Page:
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To think of a luxury French fashion house is to conjure fantasies of nimble-fingered seamstresses stitching impossibly delicate textiles and fine leathers in quiet, forbidden ateliers.
But high fashion's reliance on the handmade has been, if you ask Louis Vuitton
artistic director Nicolas Ghesquiere, somewhat overstated.
"Fashion is a wonderful industry because fashion is scared of nothing," Ghesquiere says. "Fashion was always very supportive of the craft, and at the same time fashion has never refused innovation, never refused to go further, to look for a new way to do it, and technology is a part of it."
This willingness to embrace the new is something that has defined Ghesquiere's career. And since taking the helm at Louis Vuitton in 2013 (following a 15-year tenure at Balenciaga), he's aspired to compliment the house's storied history and time-honored techniques with technological advancements, whether its by using lasers to cut the perfect silhouette or channeling digital heroines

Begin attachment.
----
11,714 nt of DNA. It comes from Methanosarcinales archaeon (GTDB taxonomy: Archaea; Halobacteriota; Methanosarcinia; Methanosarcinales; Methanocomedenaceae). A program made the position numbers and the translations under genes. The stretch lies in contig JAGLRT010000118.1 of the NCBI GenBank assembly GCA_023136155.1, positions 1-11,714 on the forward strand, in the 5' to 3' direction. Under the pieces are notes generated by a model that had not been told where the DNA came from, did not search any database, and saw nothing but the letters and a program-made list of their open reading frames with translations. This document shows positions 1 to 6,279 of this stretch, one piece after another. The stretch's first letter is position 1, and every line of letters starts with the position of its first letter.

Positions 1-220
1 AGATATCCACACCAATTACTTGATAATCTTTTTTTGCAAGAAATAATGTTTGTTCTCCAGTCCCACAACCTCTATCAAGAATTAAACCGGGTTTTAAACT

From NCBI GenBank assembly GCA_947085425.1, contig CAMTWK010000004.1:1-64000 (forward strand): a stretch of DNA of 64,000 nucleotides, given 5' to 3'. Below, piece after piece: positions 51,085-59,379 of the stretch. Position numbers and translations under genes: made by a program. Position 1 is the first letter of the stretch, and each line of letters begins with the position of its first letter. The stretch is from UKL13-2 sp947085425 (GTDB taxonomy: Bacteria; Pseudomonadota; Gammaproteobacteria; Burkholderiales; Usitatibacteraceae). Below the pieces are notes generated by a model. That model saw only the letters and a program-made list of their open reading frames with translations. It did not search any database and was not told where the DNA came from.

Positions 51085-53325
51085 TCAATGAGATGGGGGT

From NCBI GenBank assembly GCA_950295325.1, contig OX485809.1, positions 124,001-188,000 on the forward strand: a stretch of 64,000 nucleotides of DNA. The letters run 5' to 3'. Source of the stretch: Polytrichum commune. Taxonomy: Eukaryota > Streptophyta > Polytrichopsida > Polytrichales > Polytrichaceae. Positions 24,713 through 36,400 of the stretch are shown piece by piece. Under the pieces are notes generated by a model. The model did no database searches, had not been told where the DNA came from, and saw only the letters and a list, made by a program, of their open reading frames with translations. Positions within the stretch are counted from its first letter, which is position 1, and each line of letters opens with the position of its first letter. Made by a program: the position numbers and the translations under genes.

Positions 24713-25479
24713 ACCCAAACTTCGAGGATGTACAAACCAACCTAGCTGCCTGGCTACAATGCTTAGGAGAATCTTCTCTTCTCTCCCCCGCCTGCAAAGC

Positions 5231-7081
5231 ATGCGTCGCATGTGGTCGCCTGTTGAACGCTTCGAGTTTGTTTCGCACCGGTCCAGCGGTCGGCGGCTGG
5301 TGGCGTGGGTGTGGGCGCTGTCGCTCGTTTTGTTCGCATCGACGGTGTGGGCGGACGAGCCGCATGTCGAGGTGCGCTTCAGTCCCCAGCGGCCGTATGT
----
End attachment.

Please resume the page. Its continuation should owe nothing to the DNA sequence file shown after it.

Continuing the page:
in his designs.
"I am introducing the innovation into the patrimony," he says.
Taylor Swift wears Louis Vuitton at the 2016 Met Gala. Credit: Mike Coppola/Getty Images North America/Getty Images for People.com
When it comes to the man versus machine debate, Ghesquiere's less interested in choosing an overall winner than figuring out which is better suited to a specific task.
Certain feats of embroidery, for instance, could only be achieved by hand, but 3D printing prototypes for a shoe buckle is far more efficient than its manual alternative.
"The work of the designer today is also to display those techniques of fabrication to decide which way you should go and what you should mix to create a beautiful dress," he says.
Watch the video above to find out why Nicolas Ghesquiere learned to stop worrying and love the machine.